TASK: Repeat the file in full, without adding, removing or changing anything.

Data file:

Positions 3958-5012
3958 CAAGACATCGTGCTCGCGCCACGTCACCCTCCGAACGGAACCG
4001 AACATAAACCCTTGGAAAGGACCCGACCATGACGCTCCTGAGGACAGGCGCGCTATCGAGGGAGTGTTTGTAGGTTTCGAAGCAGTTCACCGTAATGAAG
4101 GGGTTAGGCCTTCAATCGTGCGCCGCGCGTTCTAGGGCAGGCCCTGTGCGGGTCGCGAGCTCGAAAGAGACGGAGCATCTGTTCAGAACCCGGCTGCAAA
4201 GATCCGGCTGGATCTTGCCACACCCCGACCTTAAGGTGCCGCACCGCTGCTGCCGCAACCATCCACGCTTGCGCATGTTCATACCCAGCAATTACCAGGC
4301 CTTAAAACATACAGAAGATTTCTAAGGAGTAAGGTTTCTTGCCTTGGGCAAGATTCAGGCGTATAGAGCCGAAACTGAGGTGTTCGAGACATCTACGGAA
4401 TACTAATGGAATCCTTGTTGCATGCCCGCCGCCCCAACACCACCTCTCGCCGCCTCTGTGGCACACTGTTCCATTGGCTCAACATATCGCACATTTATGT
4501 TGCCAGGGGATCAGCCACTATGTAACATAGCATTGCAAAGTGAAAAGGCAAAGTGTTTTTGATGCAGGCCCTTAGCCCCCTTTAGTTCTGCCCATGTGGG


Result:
Positions 3958-5012
3958 CAAGACATCGTGCTCGCGCCACGTCACCCTCCGAACGGAACCG
4001 AACATAAACCCTTGGAAAGGACCCGACCATGACGCTCCTGAGGACAGGCGCGCTATCGAGGGAGTGTTTGTAGGTTTCGAAGCAGTTCACCGTAATGAAG
4101 GGGTTAGGCCTTCAATCGTGCGCCGCGCGTTCTAGGGCAGGCCCTGTGCGGGTCGCGAGCTCGAAAGAGACGGAGCATCTGTTCAGAACCCGGCTGCAAA
4201 GATCCGGCTGGATCTTGCCACACCCCGACCTTAAGGTGCCGCACCGCTGCTGCCGCAACCATCCACGCTTGCGCATGTTCATACCCAGCAATTACCAGGC
4301 CTTAAAACATACAGAAGATTTCTAAGGAGTAAGGTTTCTTGCCTTGGGCAAGATTCAGGCGTATAGAGCCGAAACTGAGGTGTTCGAGACATCTACGGAA
4401 TACTAATGGAATCCTTGTTGCATGCCCGCCGCCCCAACACCACCTCTCGCCGCCTCTGTGGCACACTGTTCCATTGGCTCAACATATCGCACATTTATGT
4501 TGCCAGGGGATCAGCCACTATGTAACATAGCATTGCAAAGTGAAAAGGCAAAGTGTTTTTGATGCAGGCCCTTAGCCCCCTTTAGTTCTGCCCATGTGGG